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Treating anxiety after stroke (TASK): the feasibility phase of a novel web-enabled randomised controlled trial

Overview of attention for article published in Pilot and Feasibility Studies, August 2018
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About this Attention Score

  • In the top 25% of all research outputs scored by Altmetric
  • High Attention Score compared to outputs of the same age (82nd percentile)

Mentioned by

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16 tweeters
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1 Google+ user

Citations

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3 Dimensions

Readers on

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107 Mendeley
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Title
Treating anxiety after stroke (TASK): the feasibility phase of a novel web-enabled randomised controlled trial
Published in
Pilot and Feasibility Studies, August 2018
DOI 10.1186/s40814-018-0329-x
Pubmed ID
Authors

Ho-Yan Yvonne Chun, Alan J. Carson, Martin S. Dennis, Gillian E. Mead, William N. Whiteley

Abstract

Anxiety affects a quarter of strokes. It can be disabling even after mild stroke and transient ischaemic attack (TIA). It is not feasible to deliver conventional psychological therapies to the large population of anxious stroke and TIA patients. We are testing the feasibility of a web-enabled randomised controlled trial (RCT) to compare an individualised telemedicine cognitive behavioural therapy (CBT)-based intervention with a self-guided web-based relaxation programme. This study aims to evaluate the feasibility of novel trial procedures and the delivery of the TASK interventions in stroke and TIA patients. We aim to recruit 40 community-based stroke and TIA patients experiencing anxiety at least 1 month post-discharge in Lothian, Scotland. We will assess the (1) recruitment number per month; (2) percentage completion of electronic consent; (3) time taken for remote eligibility confirmation; (4) percentage completion of follow-up surveys: modified Rankin scale, EuroQol-5D5L, 7-item generalised anxiety disorder, Patient Health Questionnaire-2 and modified fear questionnaire; (5) data capture of intervention fidelity and (6) use of actigraph smartwatches to obtain continuous data of rest/activity. The current study will provide feasibility data on streamlined web-enabled trial procedures and the use of smartwatches to obtain objective measures in stroke and TIA patients, offering potential for large efficient RCTs to be conducted centrally and remotely with far fewer resources in the future. This study will inform further refinements of the TASK interventions before evaluation in a definitive RCT. Clinicaltrials.gov NCT03439813. Retrospectively registered on 20/2/2018.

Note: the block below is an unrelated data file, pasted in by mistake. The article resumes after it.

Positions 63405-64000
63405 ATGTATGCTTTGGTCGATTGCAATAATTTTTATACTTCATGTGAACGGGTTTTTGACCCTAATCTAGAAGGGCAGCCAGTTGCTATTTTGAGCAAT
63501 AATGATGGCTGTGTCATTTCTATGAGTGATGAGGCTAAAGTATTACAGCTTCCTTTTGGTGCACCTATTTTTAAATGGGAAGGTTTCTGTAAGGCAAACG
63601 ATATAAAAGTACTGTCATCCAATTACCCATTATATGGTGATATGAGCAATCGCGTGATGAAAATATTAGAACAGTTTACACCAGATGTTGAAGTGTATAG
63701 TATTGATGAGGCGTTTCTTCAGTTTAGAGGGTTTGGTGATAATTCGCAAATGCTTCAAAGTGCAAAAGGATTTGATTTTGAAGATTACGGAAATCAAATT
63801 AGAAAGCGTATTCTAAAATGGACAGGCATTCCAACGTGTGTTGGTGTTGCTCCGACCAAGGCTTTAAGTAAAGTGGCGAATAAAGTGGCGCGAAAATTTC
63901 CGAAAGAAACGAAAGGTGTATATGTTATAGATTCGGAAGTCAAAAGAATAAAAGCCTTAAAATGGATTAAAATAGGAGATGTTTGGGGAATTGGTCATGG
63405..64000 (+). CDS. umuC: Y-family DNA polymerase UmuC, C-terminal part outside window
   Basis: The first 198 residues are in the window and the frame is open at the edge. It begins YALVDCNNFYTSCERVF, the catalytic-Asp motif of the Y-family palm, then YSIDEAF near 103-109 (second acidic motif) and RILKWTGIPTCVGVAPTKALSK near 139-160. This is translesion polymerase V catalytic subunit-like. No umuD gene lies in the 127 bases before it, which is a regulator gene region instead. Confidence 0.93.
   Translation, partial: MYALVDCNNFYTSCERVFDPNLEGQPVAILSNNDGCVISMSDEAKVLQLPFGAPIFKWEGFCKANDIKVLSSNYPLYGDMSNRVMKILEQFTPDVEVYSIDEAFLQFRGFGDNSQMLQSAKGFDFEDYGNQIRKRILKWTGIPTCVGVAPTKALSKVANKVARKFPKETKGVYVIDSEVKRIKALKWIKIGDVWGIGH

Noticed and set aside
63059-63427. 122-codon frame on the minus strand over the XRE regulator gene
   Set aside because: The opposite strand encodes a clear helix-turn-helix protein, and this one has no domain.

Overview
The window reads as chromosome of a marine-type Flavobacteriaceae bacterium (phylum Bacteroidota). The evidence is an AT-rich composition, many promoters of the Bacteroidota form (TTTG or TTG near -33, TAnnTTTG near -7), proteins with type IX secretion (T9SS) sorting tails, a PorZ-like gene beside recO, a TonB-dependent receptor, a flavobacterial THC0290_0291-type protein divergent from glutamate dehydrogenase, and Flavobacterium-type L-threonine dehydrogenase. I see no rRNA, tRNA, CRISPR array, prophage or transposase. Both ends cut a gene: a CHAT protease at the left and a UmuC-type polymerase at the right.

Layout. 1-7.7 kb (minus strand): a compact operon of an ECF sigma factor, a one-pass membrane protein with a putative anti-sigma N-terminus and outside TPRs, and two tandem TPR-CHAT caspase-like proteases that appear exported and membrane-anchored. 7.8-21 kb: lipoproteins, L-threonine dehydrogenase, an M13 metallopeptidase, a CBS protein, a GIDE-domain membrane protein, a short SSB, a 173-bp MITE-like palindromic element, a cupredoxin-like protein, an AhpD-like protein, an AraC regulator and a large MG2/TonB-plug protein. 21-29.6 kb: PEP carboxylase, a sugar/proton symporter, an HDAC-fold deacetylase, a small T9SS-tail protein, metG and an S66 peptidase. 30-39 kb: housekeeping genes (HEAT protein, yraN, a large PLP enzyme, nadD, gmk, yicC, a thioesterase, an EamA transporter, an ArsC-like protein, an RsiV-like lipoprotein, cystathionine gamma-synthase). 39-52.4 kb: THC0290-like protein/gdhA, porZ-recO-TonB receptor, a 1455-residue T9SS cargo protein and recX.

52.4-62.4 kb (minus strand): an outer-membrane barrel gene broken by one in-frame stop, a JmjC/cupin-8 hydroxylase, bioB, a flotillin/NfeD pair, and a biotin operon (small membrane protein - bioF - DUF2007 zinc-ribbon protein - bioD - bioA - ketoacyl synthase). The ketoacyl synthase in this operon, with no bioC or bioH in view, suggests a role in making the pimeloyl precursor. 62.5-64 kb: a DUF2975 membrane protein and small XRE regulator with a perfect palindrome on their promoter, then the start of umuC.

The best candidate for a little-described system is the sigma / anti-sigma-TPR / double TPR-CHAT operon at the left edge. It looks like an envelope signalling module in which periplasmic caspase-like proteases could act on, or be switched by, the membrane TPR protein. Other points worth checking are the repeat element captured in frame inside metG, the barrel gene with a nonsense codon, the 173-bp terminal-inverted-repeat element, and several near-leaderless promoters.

Twitter Demographics

The data shown below were collected from the profiles of 16 tweeters who shared this research output. Click here to find out more about how the information was compiled.

Mendeley readers

The data shown below were compiled from readership statistics for 107 Mendeley readers of this research output. Click here to see the associated Mendeley record.

Geographical breakdown

Country Count As %
Unknown 107 100%

Demographic breakdown

Readers by professional status Count As %
Student > Master 15 14%
Unspecified 14 13%
Student > Bachelor 13 12%
Student > Ph. D. Student 10 9%
Researcher 9 8%
Other 17 16%
Unknown 29 27%
Readers by discipline Count As %
Psychology 17 16%
Unspecified 16 15%
Medicine and Dentistry 13 12%
Nursing and Health Professions 11 10%
Neuroscience 4 4%
Other 16 15%
Unknown 30 28%

Attention Score in Context

This research output has an Altmetric Attention Score of 11. This is our high-level measure of the quality and quantity of online attention that it has received. This Attention Score, as well as the ranking and number of research outputs shown below, was calculated when the research output was last mentioned on 26 June 2020.
All research outputs
#2,527,023
of 21,321,681 outputs
Outputs from Pilot and Feasibility Studies
#146
of 901 outputs
Outputs of similar age
#53,061
of 297,247 outputs
Outputs of similar age from Pilot and Feasibility Studies
#1
of 1 outputs
Altmetric has tracked 21,321,681 research outputs across all sources so far. Compared to these this one has done well and is in the 88th percentile: it's in the top 25% of all research outputs ever tracked by Altmetric.
So far Altmetric has tracked 901 research outputs from this source. They typically receive a little more attention than average, with a mean Attention Score of 7.5. This one has done well, scoring higher than 83% of its peers.
Older research outputs will score higher simply because they've had more time to accumulate mentions. To account for age we can compare this Altmetric Attention Score to the 297,247 tracked outputs that were published within six weeks on either side of this one in any source. This one has done well, scoring higher than 82% of its contemporaries.
We're also able to compare this research output to 1 others from the same source and published within six weeks on either side of this one. This one has scored higher than all of them